Though occasional flurries fell in Baltimore throughout the afternoon and evening, the city was spared the predicted snow accumulation that brought out the salt trucks and sent people home early from work and school.
What happened to the winter weather forecast for Wednesday?
"There was a larger mass of warm air invecting inland than expected," said National Weather Service meteorologist Matthew Kramar, who is stationed in Sterling, Va.
That warm air coming off the ocean pushed the rain-snow line farther west, leaving Baltimore with a wintry mix that was mostly rain, he said. Winds blew more heavily from the east, and the region's dew points were higher as well, Kramar explained, also inhibiting snow from reaching the city.
Shortly before the afternoon rush hour began Wednesday, the weather service canceled its winter weather advisory for Baltimore and southern Baltimore County, and reduced the amount of expected snow accumulation, which includes any snow melt, to less than one inch.
On Tuesday, state highway crews pre-treated major routes. And as the snow front made its way east early Wednesday afternoon, salt trucks were again on the roads, said Kellie Boulware, spokeswoman for the State Highway Administration.
But the only white powder to grace most of the Baltimore Beltway Wednesday was rock salt that migrated to the medians by late afternoon.
Area school systems, including Baltimore, Carroll, Harford and Howard counties, canceled afternoon and evening activities. See more closings here. D.C.-area federal offices remained open, but employees concerned about the evening commute were allowed to take unscheduled leave.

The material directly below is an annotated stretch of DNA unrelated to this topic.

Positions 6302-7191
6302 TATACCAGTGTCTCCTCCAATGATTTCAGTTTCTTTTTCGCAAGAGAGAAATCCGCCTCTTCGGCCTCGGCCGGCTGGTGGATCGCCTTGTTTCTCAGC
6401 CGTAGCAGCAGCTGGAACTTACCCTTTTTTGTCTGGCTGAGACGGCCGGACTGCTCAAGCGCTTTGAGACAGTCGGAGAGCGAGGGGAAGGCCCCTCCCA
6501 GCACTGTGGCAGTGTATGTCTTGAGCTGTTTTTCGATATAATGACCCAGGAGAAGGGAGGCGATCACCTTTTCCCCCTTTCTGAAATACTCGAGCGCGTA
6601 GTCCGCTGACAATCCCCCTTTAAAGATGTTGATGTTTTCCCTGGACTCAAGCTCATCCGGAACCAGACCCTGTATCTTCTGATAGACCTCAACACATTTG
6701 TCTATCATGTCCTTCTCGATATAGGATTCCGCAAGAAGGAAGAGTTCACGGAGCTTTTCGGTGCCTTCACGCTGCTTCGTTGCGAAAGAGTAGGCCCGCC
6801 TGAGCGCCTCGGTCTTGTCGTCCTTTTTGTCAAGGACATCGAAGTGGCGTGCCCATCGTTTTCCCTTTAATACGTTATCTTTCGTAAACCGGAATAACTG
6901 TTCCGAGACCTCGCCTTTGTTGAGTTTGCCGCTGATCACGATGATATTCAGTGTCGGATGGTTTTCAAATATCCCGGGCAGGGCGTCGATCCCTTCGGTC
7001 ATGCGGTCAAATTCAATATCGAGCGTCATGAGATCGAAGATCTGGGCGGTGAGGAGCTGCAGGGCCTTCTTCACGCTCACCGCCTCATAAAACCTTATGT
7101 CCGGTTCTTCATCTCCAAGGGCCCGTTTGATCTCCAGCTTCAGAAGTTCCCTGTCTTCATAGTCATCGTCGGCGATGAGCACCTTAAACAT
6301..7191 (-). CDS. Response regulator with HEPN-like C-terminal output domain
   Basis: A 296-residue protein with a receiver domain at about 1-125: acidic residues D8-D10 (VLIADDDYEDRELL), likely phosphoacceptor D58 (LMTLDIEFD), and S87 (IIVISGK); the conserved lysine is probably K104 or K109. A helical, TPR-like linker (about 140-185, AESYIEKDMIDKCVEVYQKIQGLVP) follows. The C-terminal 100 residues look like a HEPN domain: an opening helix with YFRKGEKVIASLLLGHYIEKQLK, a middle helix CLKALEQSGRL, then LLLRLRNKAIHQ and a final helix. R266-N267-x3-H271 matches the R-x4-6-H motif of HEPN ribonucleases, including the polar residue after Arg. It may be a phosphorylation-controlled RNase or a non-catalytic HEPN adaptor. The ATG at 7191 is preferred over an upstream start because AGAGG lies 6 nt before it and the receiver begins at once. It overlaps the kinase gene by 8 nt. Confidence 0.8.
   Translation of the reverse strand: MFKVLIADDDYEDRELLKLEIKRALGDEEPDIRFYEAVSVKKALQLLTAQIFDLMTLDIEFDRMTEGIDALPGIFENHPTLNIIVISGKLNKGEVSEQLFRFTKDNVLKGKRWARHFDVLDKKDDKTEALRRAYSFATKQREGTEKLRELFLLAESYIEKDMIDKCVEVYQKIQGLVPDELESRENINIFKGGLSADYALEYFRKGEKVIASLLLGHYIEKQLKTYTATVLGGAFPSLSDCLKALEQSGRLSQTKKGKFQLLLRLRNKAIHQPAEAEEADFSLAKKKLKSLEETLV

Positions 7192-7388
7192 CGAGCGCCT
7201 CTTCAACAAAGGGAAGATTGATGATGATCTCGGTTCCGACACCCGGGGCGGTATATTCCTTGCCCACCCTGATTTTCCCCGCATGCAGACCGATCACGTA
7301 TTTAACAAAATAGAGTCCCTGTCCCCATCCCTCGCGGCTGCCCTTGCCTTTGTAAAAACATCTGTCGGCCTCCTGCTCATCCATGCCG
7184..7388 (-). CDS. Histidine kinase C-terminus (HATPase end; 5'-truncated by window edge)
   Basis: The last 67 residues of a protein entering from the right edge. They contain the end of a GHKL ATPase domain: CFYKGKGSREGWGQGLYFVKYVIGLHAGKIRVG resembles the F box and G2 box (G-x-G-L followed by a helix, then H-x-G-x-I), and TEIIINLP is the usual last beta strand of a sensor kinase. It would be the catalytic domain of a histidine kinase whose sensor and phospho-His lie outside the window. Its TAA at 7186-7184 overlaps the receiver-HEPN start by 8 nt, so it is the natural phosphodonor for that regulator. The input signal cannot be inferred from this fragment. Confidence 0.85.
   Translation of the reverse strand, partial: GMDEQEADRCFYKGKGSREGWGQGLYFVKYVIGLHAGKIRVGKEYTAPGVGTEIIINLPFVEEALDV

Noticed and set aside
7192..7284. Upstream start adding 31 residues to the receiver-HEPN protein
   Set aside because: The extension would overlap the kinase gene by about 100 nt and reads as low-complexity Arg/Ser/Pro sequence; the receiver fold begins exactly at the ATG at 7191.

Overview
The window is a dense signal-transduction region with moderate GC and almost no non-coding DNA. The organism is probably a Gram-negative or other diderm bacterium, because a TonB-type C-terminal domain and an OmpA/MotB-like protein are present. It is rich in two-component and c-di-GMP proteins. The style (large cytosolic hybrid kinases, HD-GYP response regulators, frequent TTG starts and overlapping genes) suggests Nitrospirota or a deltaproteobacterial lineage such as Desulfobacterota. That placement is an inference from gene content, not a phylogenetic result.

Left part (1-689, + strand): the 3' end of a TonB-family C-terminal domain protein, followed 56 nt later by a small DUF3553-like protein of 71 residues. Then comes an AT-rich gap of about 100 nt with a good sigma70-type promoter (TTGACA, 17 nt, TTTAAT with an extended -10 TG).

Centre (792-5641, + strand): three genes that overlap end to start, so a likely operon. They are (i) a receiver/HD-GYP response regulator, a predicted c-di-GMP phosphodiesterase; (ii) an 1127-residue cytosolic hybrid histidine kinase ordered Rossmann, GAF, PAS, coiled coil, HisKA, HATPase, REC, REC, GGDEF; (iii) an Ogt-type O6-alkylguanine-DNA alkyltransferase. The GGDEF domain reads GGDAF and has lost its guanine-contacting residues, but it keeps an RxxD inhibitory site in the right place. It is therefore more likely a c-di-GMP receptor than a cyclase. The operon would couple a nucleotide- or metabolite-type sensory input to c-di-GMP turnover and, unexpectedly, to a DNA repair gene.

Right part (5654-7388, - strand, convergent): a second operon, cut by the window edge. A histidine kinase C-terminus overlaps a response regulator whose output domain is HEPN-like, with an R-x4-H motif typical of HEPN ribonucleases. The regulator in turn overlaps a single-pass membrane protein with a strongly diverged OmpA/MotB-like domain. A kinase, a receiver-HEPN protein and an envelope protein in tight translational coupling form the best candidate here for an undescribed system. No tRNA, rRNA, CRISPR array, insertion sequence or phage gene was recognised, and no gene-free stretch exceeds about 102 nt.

The weather service's winter weather advisory was scheduled to last until 10 p.m. for areas north and west of Baltimore, but was lifted more than an hour before. Some areas in the central part of the state along the Maryland-Pennsylvania border were reporting up to 1.5 inches of snow by that time, but the accumulation elsewhere was substantially below that amount.
A winter weather advisory for snow means that periods of snow will cause travel difficulties by creating snow-covered roads and sidewalks and limiting visibility. The greatest impact is hazardous travel due to low visibility and snow-covered roads, especially untreated secondary roads.
Thursday is expected to be sunny, with a high near 48 and west winds between 9 and 11 miles per hour. Thursday night should be mostly clear, with a low around 30 and west winds between 5 and 7 miles per hour.
Friday's daytime weather is expected to be similar to Thursday. Snow may begin after 1 a.m. Friday night, which has a 20 percent chance of precipitation.
There is a 40 percent chance of precipitation, which could occur as rain or snow, on Saturday. Temperatures are predicted to be high 30s.
Whether Saturday's precipitation occurs as rain or snow will depend on which reaches Baltimore first, an Arctic air mass or the storm front, said Kramar.